Maura Dooley’s most recent collection of poetry is The Silvering (2016). Anthologies she has edited include The Honey Gatherers: Love Poems and How Novelists Work. She was Poet-in-Residence at the Jane Austen House Museum, Chawton in 2015. Her poems from the residency are published as A Quire of Paper and she also commissioned a sister-pamphlet, in which other contemporary poets respond to the work of Jane Austen All My Important Nothings In 2014 she published a pamphlet (with Elhum Shakerifa) of work by the exiled Iranian poet Azita Ghahreman, they are now working together on a full collection to be published by Bloodaxe in 2018. She is a Fellow of the Royal Society of Literature and teaches at Goldsmiths.
Jacqui Lofthouse is the author of four novels including 'Bluethroat Morning' and 'The Modigliani Girl'. She is founder of The Writing Coach, a mentoring and development organisation for writers and has recently set up a small publishing imprint Nightingale Editions.
Claire Scobie is the award-winning author of Last Seen in Lhasa and The Pagoda Tree, and co-author of A Baboon in the Bedroom. She runs writing workshops, mentors writers and helps businesses harness the power of storytelling as a strategic business tool. In 2013 she completed a Doctor of Creative Arts degree at Western Sydney University.
Francis Spufford is a recovering writer of non-fiction. His first novel Golden Hill came out in June 2016, but before that he was known for a series of eccentric hybrids of history, memoir and other things, including The Child That Books Built, Unapologetic and Red Plenty. He teaches on the writing MA at Goldsmiths College.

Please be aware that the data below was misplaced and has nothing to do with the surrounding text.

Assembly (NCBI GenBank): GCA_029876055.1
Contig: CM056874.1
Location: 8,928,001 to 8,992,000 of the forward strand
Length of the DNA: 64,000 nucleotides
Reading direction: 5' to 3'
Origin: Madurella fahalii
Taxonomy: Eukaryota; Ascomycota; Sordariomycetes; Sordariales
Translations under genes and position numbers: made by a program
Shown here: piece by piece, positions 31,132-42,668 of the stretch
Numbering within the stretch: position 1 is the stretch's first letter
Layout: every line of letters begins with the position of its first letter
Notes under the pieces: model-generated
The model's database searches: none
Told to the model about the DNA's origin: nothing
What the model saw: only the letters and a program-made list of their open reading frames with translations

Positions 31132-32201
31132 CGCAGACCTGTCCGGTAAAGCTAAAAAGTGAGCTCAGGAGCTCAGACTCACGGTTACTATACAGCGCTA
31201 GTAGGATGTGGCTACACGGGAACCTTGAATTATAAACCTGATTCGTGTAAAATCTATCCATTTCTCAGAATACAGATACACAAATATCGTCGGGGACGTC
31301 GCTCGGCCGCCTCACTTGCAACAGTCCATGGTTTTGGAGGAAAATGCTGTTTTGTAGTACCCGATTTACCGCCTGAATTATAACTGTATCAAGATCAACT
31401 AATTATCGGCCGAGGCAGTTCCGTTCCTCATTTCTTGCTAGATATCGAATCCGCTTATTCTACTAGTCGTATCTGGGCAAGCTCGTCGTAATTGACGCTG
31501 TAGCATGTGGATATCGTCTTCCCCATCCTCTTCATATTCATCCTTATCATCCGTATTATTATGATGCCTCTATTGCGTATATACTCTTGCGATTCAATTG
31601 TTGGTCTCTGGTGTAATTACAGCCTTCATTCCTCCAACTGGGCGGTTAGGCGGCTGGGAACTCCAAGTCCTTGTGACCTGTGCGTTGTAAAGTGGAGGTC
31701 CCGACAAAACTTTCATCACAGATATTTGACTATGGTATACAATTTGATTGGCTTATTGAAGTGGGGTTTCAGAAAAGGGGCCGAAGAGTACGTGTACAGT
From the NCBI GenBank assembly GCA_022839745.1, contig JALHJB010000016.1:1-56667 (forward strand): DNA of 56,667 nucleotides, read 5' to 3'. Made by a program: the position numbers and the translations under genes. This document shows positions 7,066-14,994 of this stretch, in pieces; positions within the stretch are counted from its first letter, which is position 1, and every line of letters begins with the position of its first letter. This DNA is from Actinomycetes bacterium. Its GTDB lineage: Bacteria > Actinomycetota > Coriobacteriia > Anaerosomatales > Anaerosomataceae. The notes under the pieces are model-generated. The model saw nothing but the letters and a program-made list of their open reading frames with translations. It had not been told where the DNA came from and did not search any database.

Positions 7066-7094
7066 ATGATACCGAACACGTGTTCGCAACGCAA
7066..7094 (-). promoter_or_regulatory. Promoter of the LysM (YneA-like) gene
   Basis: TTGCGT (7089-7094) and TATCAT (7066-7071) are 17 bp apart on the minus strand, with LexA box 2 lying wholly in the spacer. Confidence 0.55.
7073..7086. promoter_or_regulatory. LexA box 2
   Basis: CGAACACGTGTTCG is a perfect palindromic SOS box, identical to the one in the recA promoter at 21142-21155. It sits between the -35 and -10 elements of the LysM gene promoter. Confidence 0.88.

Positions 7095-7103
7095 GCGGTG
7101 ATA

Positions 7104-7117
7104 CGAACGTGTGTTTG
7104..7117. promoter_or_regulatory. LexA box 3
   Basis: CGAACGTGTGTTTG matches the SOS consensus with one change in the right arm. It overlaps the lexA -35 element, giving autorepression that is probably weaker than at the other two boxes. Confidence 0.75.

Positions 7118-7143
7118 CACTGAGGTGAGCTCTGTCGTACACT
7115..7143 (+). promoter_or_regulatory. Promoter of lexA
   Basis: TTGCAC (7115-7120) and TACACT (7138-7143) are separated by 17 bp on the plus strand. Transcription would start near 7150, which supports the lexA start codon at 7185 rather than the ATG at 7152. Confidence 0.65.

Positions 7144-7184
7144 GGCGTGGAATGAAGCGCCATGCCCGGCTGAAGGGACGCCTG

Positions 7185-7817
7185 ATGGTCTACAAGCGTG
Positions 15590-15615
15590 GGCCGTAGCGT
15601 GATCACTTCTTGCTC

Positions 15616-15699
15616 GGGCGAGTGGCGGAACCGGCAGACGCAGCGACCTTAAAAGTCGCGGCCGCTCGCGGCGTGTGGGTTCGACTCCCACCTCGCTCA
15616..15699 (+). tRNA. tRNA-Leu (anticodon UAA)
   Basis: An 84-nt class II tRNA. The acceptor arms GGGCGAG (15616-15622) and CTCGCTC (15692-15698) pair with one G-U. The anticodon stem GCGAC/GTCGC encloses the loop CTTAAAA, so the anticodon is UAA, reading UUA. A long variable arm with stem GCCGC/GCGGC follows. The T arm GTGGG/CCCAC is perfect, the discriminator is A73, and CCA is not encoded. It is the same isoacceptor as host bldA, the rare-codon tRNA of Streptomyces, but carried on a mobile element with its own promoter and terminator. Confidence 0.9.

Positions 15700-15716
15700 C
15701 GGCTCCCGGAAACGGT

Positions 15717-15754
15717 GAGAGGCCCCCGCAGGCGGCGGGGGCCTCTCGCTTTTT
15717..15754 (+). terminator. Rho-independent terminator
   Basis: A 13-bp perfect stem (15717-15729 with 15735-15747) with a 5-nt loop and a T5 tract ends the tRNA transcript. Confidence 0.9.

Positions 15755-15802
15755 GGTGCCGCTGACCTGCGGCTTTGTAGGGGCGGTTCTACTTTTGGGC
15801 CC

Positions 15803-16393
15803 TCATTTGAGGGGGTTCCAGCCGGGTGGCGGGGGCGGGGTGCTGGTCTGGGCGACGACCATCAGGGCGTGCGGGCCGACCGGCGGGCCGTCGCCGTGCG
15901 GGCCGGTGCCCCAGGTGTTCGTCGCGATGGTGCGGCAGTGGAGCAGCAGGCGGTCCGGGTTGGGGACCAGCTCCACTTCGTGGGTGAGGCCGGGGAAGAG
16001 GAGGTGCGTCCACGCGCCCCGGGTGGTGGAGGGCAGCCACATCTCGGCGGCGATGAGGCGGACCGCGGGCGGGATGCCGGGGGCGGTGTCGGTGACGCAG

Sara Grant has inspired, written or edited nearly 100 books for children. Her newest series – Chasing Danger– is an action-adventure series for teens. Sara teaches Goldsmiths University’s master class on writing for children/teens. She co-created Undiscovered Voices– which has launched the writing careers of thirty-four authors.
Essie Fox’s new novel is The Last Days of Leda Grey. She is also the author of three Victorian Gothic novels ~ The Somnambulist, Elijah’s Mermaid, and The Goddess And The Thief.
Before taking up writing, Essie worked as an illustrator – designing greetings cards, gift wrap and decorative ceramics. Before that she worked in a Dickensian office in Bloomsbury’s Museum Street, employed as an editorial assistant by the publishers, George Allen & Unwin. So, in a way, it almost feels as if she has come full circle, returning to her very first love, which is the world of books.
Born and raised in Herefordshire, Essie now divides her time between Bow in East London and Windsor.
Ruth Ware is the author of the best-selling psychological crime thrillers In a Dark, Dark Wood and The Woman in Cabin 10. Before becoming a full time writer, she worked as a bookseller, a waitress, and a teacher of English as a foreign language, before moving to north London where she spent more than 14 years working as a book publicist.